Heidi Isern

writer. thinker. whiskey drinker.

Lessons From Pink Floyd: Drugs, S…anity and Rock n’ Roll

Last Friday a motley crew went to see Roger Waters perform Pink Floyd’s The Wall. It wasn’t a concert. It was an image and sound spectacle, a rock opera performance with screens, giants, and fireworks lighting up the entirety of AT&T ballpark.

Like many of my generation, I first started listening to Pink Floyd in high school, feeling only its lyrics could relate to the melodrama in mind. Like any teenager, I felt no one could understand my personal pain except for rich, drugged up rock stars. Now, as an adult, I try to relate to careers that don’t require heroin. However, the music still brings out those exaggerated emotions melded with a faint hope I have moved beyond pubescent self-absorption.

I told my dad about the concert and he promptly stated “Hmpff. That’s a show for stoners.” My mom interjected ‘Heidi, maybe you and your friends should see a more pleasant 70’s group, like The Grateful Dead…..oh wait, I think that’s a stoners group too…..” My mom forgot that I knew she was a past Grateful Dead groupie.

If we were any good at rolling joints, we would have lived up to my parent’s expectations. However, our feeble attempts left most of the precious plant on the floor of the stadium. However, you didn’t have to be high to wrap yourself up into the musical experience, joining the huge crowd in collective emotion. Watching the show was also reminder to stay with the world and not put up our own barriers and enter reclusion.

For those that have not seen the show or movie, The Wall’s story line is simple. Each life event causes the main character, Pink Floyd, to create a ‘brick’ in his personal wall.

1. Pink’s dad dies in WWII
2. Pinks’ mum is overbearing
3. Pink gets tormented at school, his artistic talents are chided (has any great artist ever had an easy time at school?)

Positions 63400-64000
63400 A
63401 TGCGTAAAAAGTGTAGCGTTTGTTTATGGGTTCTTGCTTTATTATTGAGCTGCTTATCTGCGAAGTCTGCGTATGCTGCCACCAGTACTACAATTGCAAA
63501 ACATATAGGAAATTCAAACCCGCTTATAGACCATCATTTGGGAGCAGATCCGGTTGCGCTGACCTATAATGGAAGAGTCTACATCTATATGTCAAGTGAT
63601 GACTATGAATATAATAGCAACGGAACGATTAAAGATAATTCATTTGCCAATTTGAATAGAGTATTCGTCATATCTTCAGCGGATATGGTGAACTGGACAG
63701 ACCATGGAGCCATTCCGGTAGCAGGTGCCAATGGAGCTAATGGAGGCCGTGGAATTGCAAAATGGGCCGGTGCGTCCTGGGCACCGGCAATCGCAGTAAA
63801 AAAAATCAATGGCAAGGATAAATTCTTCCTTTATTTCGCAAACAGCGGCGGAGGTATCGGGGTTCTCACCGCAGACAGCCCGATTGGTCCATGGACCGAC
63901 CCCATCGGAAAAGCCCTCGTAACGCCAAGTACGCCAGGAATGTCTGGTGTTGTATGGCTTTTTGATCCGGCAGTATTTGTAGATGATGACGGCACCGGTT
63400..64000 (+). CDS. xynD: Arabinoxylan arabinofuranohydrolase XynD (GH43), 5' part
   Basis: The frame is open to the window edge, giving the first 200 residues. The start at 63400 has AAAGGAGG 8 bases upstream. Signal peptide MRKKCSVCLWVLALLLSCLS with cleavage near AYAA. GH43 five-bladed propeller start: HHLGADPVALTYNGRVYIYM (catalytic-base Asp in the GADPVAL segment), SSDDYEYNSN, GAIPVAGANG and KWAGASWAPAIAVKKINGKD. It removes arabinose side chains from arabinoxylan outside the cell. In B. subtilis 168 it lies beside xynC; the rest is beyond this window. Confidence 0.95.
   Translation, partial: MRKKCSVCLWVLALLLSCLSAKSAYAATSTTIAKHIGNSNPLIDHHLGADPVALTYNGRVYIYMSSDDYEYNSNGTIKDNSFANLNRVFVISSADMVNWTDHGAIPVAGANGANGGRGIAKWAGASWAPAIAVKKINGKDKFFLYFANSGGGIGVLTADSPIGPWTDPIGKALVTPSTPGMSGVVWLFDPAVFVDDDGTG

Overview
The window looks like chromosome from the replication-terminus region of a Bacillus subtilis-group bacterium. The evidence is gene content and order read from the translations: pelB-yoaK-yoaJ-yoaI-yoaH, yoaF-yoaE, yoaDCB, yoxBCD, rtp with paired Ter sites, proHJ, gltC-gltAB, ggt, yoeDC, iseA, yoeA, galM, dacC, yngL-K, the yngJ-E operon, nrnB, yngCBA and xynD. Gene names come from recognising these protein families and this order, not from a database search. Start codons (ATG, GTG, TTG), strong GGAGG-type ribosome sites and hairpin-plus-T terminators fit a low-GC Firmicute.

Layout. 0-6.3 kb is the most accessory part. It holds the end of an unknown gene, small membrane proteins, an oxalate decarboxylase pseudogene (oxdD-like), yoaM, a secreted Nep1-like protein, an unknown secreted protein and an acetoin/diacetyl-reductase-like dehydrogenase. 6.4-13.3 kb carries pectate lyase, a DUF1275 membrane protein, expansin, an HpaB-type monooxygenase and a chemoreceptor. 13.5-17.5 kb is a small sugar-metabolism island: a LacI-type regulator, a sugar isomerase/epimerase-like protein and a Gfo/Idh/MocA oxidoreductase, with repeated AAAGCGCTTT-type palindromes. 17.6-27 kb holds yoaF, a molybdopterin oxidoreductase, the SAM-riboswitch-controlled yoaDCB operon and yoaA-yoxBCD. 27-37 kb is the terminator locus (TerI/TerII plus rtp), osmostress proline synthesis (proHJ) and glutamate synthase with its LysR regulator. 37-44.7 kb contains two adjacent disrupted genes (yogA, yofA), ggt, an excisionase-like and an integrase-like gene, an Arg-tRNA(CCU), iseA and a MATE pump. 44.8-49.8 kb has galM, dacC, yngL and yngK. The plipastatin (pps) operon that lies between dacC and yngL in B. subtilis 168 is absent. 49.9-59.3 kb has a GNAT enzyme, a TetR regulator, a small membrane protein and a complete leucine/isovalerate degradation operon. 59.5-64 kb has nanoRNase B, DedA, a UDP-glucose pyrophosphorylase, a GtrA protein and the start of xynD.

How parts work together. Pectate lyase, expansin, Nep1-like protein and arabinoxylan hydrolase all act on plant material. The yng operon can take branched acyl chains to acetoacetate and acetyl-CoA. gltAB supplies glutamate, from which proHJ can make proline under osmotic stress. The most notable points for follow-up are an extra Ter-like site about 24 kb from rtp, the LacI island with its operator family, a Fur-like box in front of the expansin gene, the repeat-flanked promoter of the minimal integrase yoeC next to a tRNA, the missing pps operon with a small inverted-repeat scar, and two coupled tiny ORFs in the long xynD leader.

4. Pink draws into himself with music as his only release and turns into a moody rockstar
5. Moody rockstar (Pinks) gets married…but his wife cheats on him while he’s on tour
6. Pink cannot manage his deep feelings of isolation, loses his mind to ‘worms’
7. Pink’s ‘worms’ make it hard to perform
8. Pink’s manager injects him with hallucinogenic drugs, so that he can play again (obviously the only solution in the late 70s/early 80s)
9. Pink’s drugged brain creates lyrical fantasies where everyone is attacked, dictators emerge, and he puts himself on trial for failure
10. Wall comes crashing down
Okay, so it doesn’t sound that uplifting and does make life seem rather futile. But almost anyone (anyone interesting anyway) can relate to many parts of the story line and empathize. They may also glean a few takeways:


1. Life is hard.
As they say, shit happens. Life is challenging with many people trying to destroy us. Your mind is constantly riddled with self-doubt and insecurities. However, the more we live inside ourselves, the more self-absorbed we become. Although parts were highly relatable, Pink’s story was rather one of nihilistic victimhood.
2. We have a choice on how to manage it.
We can give in and become victims of our own mind. It can turn us into crazed beasts that only communicate with our own brain coils, like the tragic story of Pink Floyd. Or we can decide to open up outward to the world and acknowledge that other possibilities exist. If we want to be positive we can take the Wall’s ending as a sign of rebirth.

During the past few weeks I had a ‘floydian’ bought of insecurity. I distinctly remember a good friend telling me, “Stop. Stop. Your thoughts are not real. Pay attention to the outside world.”
She was right. The more we turn inward, the crazier a world we concoct. Although it works well for writing poetry, it doesn’t bode well for relationships. Staying inside our own head is ultimately selfish. We refuse to acknowledge others around us, world opportunities, the sunshine peeking through the fog. If we pay attention, we’ll realize that there is a lot of good shit out there too.

Enjoy the music of The Wall, revel in its genius notes. However, don’t use it as inspiration to create your own. It’s a lonely path, even for a rock star.

“And all you touch and all you see, is all your life will ever be”
― Pink Floyd

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